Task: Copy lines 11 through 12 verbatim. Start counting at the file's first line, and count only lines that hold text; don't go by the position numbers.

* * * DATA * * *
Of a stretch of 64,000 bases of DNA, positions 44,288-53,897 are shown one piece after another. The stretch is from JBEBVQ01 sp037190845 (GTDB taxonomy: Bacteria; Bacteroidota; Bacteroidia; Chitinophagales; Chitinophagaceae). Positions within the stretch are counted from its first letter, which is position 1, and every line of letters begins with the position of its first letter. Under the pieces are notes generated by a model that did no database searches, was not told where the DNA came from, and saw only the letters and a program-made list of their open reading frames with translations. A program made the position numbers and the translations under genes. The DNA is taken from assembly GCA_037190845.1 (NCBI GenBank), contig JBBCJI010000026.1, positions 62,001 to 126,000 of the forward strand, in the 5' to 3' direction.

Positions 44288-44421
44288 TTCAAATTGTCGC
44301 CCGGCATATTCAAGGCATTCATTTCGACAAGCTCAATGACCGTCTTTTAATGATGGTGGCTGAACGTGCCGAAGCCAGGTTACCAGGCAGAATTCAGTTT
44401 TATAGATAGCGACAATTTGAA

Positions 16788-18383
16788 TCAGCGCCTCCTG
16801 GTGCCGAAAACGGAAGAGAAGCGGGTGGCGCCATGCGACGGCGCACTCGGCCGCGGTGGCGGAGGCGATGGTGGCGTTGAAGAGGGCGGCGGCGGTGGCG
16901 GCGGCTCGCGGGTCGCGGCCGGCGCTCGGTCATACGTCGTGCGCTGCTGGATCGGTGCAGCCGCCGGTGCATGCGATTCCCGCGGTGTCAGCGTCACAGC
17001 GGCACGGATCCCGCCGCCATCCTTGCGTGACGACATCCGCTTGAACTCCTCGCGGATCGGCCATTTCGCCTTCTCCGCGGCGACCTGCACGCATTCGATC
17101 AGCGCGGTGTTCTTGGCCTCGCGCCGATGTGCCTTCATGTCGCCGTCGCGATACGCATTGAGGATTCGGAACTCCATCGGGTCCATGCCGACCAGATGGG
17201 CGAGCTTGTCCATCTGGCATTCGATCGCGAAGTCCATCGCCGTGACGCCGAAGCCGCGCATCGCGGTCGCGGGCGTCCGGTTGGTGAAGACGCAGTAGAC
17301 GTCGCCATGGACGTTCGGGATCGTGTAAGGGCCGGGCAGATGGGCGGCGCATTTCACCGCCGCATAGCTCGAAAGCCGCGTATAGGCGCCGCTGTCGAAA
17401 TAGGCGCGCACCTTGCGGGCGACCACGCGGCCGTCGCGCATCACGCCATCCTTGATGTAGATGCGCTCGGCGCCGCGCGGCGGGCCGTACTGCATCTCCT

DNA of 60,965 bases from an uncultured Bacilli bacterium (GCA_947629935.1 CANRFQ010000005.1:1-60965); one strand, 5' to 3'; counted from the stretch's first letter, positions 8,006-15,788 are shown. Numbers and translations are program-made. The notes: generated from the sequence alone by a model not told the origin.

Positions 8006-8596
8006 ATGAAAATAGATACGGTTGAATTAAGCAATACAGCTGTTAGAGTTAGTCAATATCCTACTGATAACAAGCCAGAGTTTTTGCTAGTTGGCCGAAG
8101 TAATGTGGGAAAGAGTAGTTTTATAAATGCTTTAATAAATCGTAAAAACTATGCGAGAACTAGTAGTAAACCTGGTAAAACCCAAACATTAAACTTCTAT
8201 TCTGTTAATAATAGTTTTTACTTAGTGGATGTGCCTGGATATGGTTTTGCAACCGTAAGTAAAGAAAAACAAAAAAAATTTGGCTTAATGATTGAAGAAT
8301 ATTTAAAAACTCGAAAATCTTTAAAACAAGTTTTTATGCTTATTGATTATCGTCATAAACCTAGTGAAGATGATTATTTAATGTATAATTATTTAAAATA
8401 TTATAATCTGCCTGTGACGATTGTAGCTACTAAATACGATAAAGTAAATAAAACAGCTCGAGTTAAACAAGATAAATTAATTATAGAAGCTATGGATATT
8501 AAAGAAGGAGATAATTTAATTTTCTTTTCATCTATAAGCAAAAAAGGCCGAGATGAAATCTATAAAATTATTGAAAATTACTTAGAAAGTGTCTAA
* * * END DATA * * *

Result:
17101 AGCGCGGTGTTCTTGGCCTCGCGCCGATGTGCCTTCATGTCGCCGTCGCGATACGCATTGAGGATTCGGAACTCCATCGGGTCCATGCCGACCAGATGGG
17201 CGAGCTTGTCCATCTGGCATTCGATCGCGAAGTCCATCGCCGTGACGCCGAAGCCGCGCATCGCGGTCGCGGGCGTCCGGTTGGTGAAGACGCAGTAGAC